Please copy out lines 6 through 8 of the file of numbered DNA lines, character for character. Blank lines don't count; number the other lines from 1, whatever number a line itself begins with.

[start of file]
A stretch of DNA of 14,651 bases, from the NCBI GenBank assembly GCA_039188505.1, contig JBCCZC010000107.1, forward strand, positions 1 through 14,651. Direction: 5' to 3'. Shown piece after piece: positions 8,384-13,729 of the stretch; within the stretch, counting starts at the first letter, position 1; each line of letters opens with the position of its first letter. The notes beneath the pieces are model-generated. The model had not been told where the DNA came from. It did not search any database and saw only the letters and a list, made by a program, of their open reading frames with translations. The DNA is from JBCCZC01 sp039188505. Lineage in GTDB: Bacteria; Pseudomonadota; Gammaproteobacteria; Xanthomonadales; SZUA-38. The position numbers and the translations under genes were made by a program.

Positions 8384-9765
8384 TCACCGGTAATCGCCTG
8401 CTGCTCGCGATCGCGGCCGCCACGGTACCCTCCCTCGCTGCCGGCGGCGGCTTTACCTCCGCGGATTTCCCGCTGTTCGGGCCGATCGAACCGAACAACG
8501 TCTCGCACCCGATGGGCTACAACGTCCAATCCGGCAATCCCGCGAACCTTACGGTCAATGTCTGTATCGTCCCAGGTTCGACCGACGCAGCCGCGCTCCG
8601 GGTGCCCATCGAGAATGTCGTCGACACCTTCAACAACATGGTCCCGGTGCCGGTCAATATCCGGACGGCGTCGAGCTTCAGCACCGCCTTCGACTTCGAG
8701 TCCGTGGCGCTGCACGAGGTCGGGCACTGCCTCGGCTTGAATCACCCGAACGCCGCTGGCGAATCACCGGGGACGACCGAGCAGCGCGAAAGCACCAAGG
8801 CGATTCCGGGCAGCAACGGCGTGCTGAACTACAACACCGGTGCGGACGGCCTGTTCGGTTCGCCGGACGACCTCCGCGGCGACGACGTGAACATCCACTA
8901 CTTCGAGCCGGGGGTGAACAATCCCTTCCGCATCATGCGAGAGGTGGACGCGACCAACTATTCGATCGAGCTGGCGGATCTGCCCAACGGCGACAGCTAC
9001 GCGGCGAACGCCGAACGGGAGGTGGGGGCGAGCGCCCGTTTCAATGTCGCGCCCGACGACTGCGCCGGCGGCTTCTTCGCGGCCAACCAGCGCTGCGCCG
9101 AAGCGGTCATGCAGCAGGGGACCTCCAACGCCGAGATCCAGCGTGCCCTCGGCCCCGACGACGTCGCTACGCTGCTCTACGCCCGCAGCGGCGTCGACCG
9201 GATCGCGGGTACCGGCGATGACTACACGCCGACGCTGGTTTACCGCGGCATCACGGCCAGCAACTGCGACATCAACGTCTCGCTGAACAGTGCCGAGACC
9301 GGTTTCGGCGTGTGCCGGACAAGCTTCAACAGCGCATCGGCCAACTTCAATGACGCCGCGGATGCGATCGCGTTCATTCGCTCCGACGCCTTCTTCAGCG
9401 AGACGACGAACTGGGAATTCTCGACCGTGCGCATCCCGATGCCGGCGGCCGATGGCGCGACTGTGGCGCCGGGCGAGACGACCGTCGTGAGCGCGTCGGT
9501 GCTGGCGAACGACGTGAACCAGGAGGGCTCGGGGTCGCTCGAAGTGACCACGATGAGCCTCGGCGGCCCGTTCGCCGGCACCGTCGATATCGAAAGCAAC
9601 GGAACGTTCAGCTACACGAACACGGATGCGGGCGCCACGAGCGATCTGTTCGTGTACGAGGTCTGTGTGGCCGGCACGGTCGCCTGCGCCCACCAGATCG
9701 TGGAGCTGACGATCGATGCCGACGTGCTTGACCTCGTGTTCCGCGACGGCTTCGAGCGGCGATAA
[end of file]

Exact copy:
8601 GGTGCCCATCGAGAATGTCGTCGACACCTTCAACAACATGGTCCCGGTGCCGGTCAATATCCGGACGGCGTCGAGCTTCAGCACCGCCTTCGACTTCGAG
8701 TCCGTGGCGCTGCACGAGGTCGGGCACTGCCTCGGCTTGAATCACCCGAACGCCGCTGGCGAATCACCGGGGACGACCGAGCAGCGCGAAAGCACCAAGG
8801 CGATTCCGGGCAGCAACGGCGTGCTGAACTACAACACCGGTGCGGACGGCCTGTTCGGTTCGCCGGACGACCTCCGCGGCGACGACGTGAACATCCACTA